Halfway through he pulled her a little closer.
She almost tripped and fell down. What was he doing?
“Why are you so angry at me?” he whispered in her ear.
“I’m not…” she started to say, then cut it down to a whisper. “I’m not angry.”
“Then why are you giving me my sister’s “punch you in the face” look every time our eyes meet?”
“It’s… ugh…” What was he thinking!? It was hard enough following him without any talking!
“Alright. You aren’t angry. I have a different question.”
He brought her through another spin and into a series of back and side steps.
“What?” she whispered.
“Those words you said to me the other day. I translated them. ‘You build me.’ ‘You destroy me.’ What does that mean?”
Ember stumbled, but Ean held her up and brought her to the next step.
That? She’d completely forgotten she’d even said that. She felt her heart beating faster as she tried to think of why she’d even said it in the first place.
“It’s from an old poem.”
“A Garagran poem?”
“Garagran’s write poetry?”
“Of course we do!” Ember hissed. “Everybody writes poetry!”
Ean lead Ember forward again, diagonal to the retreat.
“I apologize,” he whispered. “What kind of poem?”
Ember hesitated. No! She would not stop moving. Step. Next step.
“A love poem.”
Ean tried to look at her face but she avoided his eyes. He let her be until they switched direction again, starting on the third side of a diamond.
“So how does the whole poem go?”
Ember growled, then turned toward his ear and whispered a long series of slipping fricatives, sharp consonants, and sliding sibilants.
“It would take me a while to translate it,” she said at the end. “Some of it wouldn’t have words in Tokarien.”
“You memorized it.”
“Yes. But that’s only the ending.”
“What’s it about?”
And change direction again.
Ember sighed softly.
“You won’t leave me alone, will you?”
“I can ask some other time…”
“No. Now is fine. Here in front of your entire kingdom. Now is great.”
“Shutup. It’s about a General in the second Skahllian empire and his best lieutenant. Khelvedre and Zikkassia. Zikkassia was utterly loyal to her General. She fought at his side tirelessly, took any order he gave her, and watched his back continuously. Literally the only thing she wanted was to serve him and be his mate. The words I said to you are what General Khelvedre said to her. ‘You build me, and you destroy me.’”
“What does that…”
“I said shutup.” She stepped hard and missed his foot by the width of a thumb.
He shut his mouth.
“He said it because her selfless devotion both built him up and tore him down. He couldn’t be around her, without being changed by her. Her love was so powerful, and so selfless, that it made him feel like he was having his heart torn out of his chest to be around her. In one place he says, ‘I would strip my own scales off for you.’”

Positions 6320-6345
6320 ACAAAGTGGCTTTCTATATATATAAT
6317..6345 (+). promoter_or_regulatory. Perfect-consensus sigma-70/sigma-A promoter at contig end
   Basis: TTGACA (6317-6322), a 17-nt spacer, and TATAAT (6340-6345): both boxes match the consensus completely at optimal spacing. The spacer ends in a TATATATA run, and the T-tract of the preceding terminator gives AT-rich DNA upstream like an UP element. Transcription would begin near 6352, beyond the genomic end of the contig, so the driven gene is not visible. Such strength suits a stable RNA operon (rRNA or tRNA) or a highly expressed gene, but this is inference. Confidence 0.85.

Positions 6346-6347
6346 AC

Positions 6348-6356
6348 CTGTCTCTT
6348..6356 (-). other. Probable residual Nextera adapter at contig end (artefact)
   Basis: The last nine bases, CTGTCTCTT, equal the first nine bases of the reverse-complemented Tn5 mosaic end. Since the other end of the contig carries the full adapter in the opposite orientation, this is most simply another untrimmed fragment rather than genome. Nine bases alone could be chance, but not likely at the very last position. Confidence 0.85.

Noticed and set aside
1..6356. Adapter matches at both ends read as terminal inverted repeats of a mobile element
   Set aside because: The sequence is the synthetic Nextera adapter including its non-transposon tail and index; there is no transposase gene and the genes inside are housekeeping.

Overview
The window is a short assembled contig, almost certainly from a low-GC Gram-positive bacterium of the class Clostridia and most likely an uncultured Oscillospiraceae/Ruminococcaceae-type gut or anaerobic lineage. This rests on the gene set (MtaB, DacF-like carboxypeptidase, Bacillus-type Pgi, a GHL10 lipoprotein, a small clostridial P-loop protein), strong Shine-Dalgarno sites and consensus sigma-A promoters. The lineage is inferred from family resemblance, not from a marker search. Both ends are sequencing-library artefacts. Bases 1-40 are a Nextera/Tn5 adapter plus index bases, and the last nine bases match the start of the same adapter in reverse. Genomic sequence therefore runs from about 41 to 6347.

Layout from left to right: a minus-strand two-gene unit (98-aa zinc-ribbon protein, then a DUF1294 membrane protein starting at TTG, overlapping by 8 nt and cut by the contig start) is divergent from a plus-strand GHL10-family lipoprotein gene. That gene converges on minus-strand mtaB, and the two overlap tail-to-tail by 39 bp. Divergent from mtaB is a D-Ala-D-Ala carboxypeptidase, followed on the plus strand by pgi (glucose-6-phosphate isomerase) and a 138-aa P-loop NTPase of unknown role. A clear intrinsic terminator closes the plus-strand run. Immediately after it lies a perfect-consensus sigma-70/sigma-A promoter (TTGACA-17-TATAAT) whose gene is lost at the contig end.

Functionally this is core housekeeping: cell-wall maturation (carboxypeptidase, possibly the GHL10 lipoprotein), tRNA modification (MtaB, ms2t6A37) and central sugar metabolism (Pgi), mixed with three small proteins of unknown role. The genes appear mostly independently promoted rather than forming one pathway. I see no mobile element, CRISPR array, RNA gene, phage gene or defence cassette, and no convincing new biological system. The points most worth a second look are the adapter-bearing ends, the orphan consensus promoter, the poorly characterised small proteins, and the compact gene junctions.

And complete the diamond, and take a slow whirl through the middle.
“In the end he couldn’t bear it anymore. To be with her was to be under the power of another, exposed and unsafe.”
She paused as Ean brought her back to the middle of the diamond and lead her in a small box. Ean started to open his mouth halfway through, then stopped and waited.
She studied his eyes, his intent, open eyes, and wanted to bite him.
“Should I ask?” he finally said.
“You know the end.”
“Alright. I’ll tell you. He killed her. Khelvedre made love to Zikkassia one night and then killed her quickly while she slept. Then he made poetry about her for the rest of the campaign and died when he came home, torn apart by his rivals. According to witnesses, he didn’t even fight back.”
“Is that how I make you feel?”
He moved her back on the first arm of a cross pattern. Step and spin, step and spin.
“It’s how all of you make me feel. But you the most.”
“Do you want to…”
“No. I’d just run away. And die alone when the Empire finds me.”
Ember felt Ean’s grip on her tighten.
Thek. She returned the grip with crushing interest.
His face whitened but he held steady and brought her into the return, stepping and spinning toward the top of the cross.
“Why do you… why do Garagrans hate being loved so much?”
“‘Love gives more than all, a bargain none can afford.’ ‘He who gives more, will lose his own scales.’ ‘Lose your scales, lose your life.’ ‘Your life is all you have.’ These are the teachings of Nk’drak’sil, the god of my people.”
And reverse again, toward the middle.
“I see. I’ve… never heard them explained so clearly.”
“Of course not. Bethania showed me the copy of the Scales in your library. But you have to be a Garagran to truly understand them.”
“Does it make you… happy to follow these things?”
“Happy is for fools, and even you know that. This is what I am, and it keeps my people alive to follow these teachings.”
Ean gave her a long look with his eyebrows pulled together, like he was in pain, then nodded. He brought her to the middle, and started them on the the first arm.
Out and back and out and back and she would be done.
“Happy is for fools. But there is more than happy. And more than staying safe and alive.”
“Safe and powerful and alive.”
“Your teachings haven’t given you any of those, Ember.”
Her step hitched again and she stumbled. He carried her through once more.
“Do you know what our teachings say?”
“‘Lose your life and you will gain it.’”
“That’s idiocy. Dead is dead.”
He started them on the second to last return.
“Not if you get your life back. And somewhere, in that place of utter nakedness and surrender that Garagrans fear so much, beyond the threat of death, is someone who can make that happen. Who has. And that’s what everyone around you is trying to show you. By loving you like they value you more than their own lives.”
“Because some of us do.”